These “Grotesque” faces can be found in the Churches of Eastleach, St. Michael & St. Martin also known as Bourthrop Church & St Andrew’s Church.
Click on any image to see it all its glory……..
A grotesque is a carved figure, usually of a mytholigical creature, demon, or strange beast, used as an ornamental feature in church decoration. The term is sometimes confused with gargoyle, which is a special type of carved beast used to decorate a drainpipe. Grotesques can be found almost anywhere inside or outside a church, but are often used to decorate a frieze just under the eaves or as projecting carvings on a tower. Grotesques might depict human figures or faces, demons, animals, or other mythical creatures, often with exaggerated fierce of humourous expressions. Some are obviously meant to lampoon real local characters or represent church patrons.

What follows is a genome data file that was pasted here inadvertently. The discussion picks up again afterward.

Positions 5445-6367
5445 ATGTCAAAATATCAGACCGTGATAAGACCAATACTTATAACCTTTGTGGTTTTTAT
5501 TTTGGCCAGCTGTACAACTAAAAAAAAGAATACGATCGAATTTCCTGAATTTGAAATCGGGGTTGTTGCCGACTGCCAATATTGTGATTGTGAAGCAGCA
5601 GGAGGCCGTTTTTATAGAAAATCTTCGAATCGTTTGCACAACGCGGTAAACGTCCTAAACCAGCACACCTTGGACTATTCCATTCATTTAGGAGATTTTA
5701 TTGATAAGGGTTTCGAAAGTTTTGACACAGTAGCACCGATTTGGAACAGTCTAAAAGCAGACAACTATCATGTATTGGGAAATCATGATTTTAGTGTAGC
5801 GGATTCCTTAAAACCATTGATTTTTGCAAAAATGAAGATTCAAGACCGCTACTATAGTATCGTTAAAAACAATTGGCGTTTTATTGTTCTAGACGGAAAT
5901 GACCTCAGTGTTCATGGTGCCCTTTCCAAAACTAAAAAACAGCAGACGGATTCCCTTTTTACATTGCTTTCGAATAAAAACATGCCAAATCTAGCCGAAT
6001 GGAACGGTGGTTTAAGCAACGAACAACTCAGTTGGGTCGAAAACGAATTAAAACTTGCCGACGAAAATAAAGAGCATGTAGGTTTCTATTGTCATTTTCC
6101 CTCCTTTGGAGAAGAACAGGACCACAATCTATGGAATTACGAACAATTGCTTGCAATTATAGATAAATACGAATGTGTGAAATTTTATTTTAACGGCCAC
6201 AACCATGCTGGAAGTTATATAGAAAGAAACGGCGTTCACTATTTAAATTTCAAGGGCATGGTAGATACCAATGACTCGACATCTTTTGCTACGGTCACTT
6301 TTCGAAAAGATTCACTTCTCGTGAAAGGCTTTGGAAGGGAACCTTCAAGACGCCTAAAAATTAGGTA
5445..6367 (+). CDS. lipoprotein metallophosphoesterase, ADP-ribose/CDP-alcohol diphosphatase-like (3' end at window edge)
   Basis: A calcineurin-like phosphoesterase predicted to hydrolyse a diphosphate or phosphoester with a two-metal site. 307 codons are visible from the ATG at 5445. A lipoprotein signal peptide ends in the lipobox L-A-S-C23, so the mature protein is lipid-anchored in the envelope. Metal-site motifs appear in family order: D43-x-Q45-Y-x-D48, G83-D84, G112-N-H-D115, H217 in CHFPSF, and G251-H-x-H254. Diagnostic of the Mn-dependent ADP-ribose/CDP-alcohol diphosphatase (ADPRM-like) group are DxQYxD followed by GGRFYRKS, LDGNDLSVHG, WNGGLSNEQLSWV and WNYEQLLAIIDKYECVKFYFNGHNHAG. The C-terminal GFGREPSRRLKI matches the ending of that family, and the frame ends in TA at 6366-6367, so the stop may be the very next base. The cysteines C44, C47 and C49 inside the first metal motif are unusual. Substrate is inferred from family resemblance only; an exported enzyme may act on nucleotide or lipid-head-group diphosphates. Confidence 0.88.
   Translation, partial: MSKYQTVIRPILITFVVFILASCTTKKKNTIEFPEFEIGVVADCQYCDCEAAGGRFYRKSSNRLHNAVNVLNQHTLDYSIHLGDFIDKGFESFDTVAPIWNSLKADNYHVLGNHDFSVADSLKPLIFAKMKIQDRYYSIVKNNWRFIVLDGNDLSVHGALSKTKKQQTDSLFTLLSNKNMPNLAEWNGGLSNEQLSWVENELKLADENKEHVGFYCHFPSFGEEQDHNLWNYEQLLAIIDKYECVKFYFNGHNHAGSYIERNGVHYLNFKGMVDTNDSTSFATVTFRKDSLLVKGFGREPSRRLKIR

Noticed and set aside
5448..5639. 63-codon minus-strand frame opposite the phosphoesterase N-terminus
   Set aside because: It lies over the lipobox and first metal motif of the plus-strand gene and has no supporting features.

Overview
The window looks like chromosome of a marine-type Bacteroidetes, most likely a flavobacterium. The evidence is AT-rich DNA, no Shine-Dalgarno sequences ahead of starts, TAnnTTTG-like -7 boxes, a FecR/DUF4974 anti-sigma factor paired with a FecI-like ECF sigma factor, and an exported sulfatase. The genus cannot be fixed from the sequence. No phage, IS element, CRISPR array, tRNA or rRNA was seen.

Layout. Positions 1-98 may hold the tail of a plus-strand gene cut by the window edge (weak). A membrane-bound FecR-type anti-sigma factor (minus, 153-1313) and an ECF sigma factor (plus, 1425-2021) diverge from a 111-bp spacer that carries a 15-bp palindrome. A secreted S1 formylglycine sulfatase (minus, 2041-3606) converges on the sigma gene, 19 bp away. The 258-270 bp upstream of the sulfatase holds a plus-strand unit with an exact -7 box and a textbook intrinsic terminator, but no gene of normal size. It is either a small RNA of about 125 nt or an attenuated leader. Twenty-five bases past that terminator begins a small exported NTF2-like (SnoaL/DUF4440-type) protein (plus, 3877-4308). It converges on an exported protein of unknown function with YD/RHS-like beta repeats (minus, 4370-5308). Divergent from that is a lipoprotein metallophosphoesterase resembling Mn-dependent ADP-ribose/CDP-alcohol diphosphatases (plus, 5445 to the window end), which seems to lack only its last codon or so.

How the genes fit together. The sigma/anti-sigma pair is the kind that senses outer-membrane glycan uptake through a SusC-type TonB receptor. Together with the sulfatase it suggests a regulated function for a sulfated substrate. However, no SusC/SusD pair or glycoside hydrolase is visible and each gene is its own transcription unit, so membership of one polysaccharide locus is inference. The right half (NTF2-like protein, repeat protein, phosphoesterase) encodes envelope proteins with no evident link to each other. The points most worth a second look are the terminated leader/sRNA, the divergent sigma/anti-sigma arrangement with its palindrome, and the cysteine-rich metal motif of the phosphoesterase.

A gargoyle is a carved figure used to oranament a drainpipe or spout carrying water away from a church roof or tower. The term is sometimes used to refer to any carved mythical beast on a church, but technically a gargoyle was a specific kind of carved figure used on drainspouts. To be pedantic, a figure used for purely ornamental purposes is a grotesque rather than a gargoyle. Gargoyles often depict mythological beasts, frequently with terrifying or humourous expressions.
Photographs kindly donated by Anne Leeming, 44 Eastleach ( The Clock Tower Cottage ).